The Girona Jewish quarter is one of the best preserved in the world, and an evident example of the importance of Jewish culture in Girona. From Draps, we want to propose you the route that I made through its small and humid streets of typical medieval stone, that will allow you to feel the rumor of an era that approaches stealthily towards you.
There are many spaces in the Girona Jewish quarter that you can visit, but we have made a small selection, so you do not miss the essential places. These are small relics that help us put the Jewish legacy into context and understand its weight in today’s Girona. And after long five centuries of the expulsion of the Jewish community, it is a privilege to be able to walk through the fascinating alleys of the city.
Unlike what happens in many other places in the peninsula, the Girona Jewish quarter preserves some of its buildings very well, such as Sant Llorenç street, which was the heart of the Jewish quarter. Another street that fascinates everyone who walks in for being especially narrow and for its high buildings is La Força street (connected to Sant Llorenç); one of the first that the Jews inhabited and which is part of the Inventory of the Architectural Heritage of Catalonia. The encounter with a mezuzah in this street speaks to you through the stories of the past that whispering in your ear.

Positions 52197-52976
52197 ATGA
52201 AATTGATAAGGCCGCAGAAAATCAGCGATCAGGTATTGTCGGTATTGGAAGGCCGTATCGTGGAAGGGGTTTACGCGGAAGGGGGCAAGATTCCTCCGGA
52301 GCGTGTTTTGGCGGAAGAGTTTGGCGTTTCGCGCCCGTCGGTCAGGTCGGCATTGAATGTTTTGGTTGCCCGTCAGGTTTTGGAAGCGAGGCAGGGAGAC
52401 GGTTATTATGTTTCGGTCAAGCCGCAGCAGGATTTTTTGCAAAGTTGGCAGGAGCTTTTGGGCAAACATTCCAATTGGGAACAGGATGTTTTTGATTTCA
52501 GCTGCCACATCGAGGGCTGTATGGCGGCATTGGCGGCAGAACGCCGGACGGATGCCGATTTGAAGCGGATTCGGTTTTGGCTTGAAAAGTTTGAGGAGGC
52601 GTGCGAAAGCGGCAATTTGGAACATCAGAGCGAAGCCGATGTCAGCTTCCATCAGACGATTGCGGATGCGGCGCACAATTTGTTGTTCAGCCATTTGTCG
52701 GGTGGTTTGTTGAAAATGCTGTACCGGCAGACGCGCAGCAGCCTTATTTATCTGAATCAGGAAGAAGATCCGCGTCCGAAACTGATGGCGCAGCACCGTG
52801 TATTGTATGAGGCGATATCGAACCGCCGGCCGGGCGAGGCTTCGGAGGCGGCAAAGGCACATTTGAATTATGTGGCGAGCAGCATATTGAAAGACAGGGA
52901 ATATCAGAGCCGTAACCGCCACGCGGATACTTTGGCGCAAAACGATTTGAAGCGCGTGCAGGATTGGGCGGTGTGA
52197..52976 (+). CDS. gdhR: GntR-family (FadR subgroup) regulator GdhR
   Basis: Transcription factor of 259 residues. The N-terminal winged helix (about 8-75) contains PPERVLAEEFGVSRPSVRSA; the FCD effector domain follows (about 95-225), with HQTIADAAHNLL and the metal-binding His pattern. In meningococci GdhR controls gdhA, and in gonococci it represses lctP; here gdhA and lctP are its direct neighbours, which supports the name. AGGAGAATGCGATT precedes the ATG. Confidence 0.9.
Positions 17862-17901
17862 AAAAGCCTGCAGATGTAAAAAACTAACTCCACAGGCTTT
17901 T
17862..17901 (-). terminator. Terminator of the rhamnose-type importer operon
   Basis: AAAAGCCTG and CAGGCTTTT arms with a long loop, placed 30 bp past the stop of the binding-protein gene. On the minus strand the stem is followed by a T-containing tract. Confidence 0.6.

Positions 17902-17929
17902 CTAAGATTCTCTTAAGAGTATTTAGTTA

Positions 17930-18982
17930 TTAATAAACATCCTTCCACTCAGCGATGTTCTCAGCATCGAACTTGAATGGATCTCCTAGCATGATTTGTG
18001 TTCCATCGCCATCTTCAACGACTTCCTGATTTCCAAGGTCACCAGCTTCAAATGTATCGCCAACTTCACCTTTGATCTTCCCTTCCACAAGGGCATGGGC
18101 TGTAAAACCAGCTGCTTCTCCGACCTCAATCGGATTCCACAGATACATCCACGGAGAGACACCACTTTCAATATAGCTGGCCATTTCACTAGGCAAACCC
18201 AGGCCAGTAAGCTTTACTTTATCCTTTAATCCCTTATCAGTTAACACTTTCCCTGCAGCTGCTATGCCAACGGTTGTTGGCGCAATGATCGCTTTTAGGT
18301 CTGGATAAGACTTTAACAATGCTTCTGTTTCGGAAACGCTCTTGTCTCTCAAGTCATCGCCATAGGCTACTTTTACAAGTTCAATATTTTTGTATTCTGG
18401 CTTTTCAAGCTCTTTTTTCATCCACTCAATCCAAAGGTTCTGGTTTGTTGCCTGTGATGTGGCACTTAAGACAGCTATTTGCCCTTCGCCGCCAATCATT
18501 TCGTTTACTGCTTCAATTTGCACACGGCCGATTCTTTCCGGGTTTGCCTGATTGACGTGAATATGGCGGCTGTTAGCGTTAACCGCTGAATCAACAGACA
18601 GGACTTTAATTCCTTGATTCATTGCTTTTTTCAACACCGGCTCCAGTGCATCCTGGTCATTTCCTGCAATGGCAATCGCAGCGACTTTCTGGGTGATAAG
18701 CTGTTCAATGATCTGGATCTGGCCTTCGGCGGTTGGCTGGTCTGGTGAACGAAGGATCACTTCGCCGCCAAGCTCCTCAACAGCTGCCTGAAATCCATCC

Once you are located on this street, it costs nothing to close your eyes and imagine the year 1480 – a time of conversions and accusations – and feel the hustle of the streets that once belonged to them, the people up and down, the furriers, the weavers, the doctors and the merchants.
In this same street is the house Colls-Labayen, a building of mixed Romanesque and Gothic style, almost in its original state. It was owned in its day by a Jewish family and during its long history has passed into the hands of the church and other private owners.
And with this spectacular vision I understood it: the Jewish quarter must be lived through its walls, the forged iron and the slabs that trace the road through the narrow streets.
For those who wish to feel part of the history and know first-hand the daily life of the Jews of medieval Girona and their customs, the Museum of Jewish History is a must-stop in the Bonastruc ça Porta Centre (where, precisely, the synagogue of the Jewish quarter was located). A tour of images, documents and other exhibits that reveal this important past of Girona awaits you.
Did you know that Rabbi Moshe ben Nahman was born in Girona in 1194? This philosopher, poet and doctor was a wise man who left his mark on the history of the city and throughout Catalonia. Its history captivated me even more when I found in the museum that it is the famous Bonastruc ça Porta (its name in Catalan).
To continue your journey among the labyrinthine framework of the Jewish quarter, the Arab baths of Girona are a must. This installation, which existed in all the Jewish quarters of the time, is located in Ferran el Catòlic street. The most attractive part of this complex, which dates back to no less than the 12th century, is a small dome that appears above a stone building-the lantern of the bathrooms. What captivated me the most, however, was the beauty of the game between light and shadow of this Romanesque construction, which is also governed by the building regulations of Roman baths, Muslim baths and Jewish baths.